Movie and record companies want Norwegian operator Telenor to block access to The Pirate Bay file-sharing site and have filed documents in a Norwegian district court seeking a temporary injunction.
The battle between Telenor and movie and record companies has been brewing for a couple of months.
In February a number of industry organizations, including the International Federation of the Phonographic Industry, which is also involved in the case against the people behind Pirate Bay in Sweden, sent a warning letter to Telenor demanding that it shut down access to Pirate Bay, but Telenor rejected the idea.
The district court for Asker and Bærum received the request for a temporary injunction and has given Telenor until June 29 to provide its view on the matter, according to a spokeswoman at the court.
"Telenor is the biggest ISP in Norway, so the movie and record companies are hoping to make an example out of us and that other ISPs will then follow," said Atle Lessum, head of information at Telenor Norway.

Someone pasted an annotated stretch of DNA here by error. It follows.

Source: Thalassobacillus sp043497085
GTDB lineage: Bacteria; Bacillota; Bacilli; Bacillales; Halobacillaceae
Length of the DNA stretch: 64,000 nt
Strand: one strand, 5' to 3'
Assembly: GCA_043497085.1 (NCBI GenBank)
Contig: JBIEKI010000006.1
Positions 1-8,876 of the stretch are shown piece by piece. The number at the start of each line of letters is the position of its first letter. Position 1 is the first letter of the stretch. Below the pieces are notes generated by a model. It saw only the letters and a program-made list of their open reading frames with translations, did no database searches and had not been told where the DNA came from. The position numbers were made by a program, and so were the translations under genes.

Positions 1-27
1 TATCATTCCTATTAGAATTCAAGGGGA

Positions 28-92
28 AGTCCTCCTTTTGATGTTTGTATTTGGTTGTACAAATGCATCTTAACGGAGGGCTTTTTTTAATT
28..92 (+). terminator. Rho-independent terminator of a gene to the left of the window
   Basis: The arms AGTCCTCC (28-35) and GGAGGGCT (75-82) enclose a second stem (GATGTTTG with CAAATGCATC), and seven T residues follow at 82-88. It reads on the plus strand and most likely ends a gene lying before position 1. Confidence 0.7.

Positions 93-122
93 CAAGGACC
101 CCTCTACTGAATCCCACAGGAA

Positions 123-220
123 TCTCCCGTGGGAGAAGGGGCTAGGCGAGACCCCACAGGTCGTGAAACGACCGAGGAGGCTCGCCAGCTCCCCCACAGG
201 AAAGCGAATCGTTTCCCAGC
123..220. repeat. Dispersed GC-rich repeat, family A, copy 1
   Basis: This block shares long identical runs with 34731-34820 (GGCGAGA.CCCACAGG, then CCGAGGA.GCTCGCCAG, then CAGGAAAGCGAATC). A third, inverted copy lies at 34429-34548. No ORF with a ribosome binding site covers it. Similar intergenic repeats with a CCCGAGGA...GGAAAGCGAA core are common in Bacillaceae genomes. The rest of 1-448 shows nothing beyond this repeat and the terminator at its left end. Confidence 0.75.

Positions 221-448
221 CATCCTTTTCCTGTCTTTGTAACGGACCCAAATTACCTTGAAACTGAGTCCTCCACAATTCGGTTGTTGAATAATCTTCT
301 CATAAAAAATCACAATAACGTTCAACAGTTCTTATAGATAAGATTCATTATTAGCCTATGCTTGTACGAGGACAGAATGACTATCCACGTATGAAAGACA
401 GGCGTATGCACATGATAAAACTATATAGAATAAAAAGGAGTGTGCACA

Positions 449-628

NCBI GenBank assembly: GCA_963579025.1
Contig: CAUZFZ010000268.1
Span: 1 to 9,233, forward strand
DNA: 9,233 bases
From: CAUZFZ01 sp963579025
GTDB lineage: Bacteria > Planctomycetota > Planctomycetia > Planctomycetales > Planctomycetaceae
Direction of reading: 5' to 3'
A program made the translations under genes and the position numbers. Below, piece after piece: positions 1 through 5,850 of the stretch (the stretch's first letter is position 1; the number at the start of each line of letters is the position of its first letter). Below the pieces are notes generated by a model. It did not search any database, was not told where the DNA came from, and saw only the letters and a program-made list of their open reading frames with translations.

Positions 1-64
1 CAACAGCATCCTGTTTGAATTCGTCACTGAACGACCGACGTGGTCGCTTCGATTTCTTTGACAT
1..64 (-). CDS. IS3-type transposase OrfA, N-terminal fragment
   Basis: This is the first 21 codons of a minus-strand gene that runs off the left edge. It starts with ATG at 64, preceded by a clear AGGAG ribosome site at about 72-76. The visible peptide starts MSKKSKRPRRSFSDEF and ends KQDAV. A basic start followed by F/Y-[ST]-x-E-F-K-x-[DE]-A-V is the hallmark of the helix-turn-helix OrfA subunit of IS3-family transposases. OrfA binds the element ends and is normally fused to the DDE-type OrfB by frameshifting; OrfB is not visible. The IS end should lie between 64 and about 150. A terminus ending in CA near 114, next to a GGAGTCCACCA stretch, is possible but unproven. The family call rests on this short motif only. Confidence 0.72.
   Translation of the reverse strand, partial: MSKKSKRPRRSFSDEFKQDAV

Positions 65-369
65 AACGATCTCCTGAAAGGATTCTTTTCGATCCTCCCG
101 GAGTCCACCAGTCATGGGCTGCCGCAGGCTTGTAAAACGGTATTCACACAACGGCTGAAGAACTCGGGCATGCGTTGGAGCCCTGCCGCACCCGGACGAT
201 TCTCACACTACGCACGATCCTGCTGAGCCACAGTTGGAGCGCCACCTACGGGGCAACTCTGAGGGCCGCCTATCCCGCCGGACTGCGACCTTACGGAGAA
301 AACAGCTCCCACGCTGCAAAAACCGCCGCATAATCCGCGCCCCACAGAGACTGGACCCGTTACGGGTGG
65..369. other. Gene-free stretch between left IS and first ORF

On March 2, Telenor said that there is no legal basis for any ISP to act in the interests of digital intellectual-property rights holders by blocking individual Web sites, and it still has the same view now, according to Lessum.
Also, ISPs blocking sites doesn't solve the problem of illegal file sharing -- that action just moves the problem elsewhere, Lessum said.
The underlying problem is that rights holders haven't adapted to the reality of the Internet, according to Telenor.
Curtailing file sharing by getting operators to block access to file-sharing sites has been a mixed bag for the entertainment industry.
Pirate Bay remains blocked by some operators in Denmark. Currently, the case is waiting to be heard in the Danish high court. Efforts to block Pirate Bay eventually failed in Italy.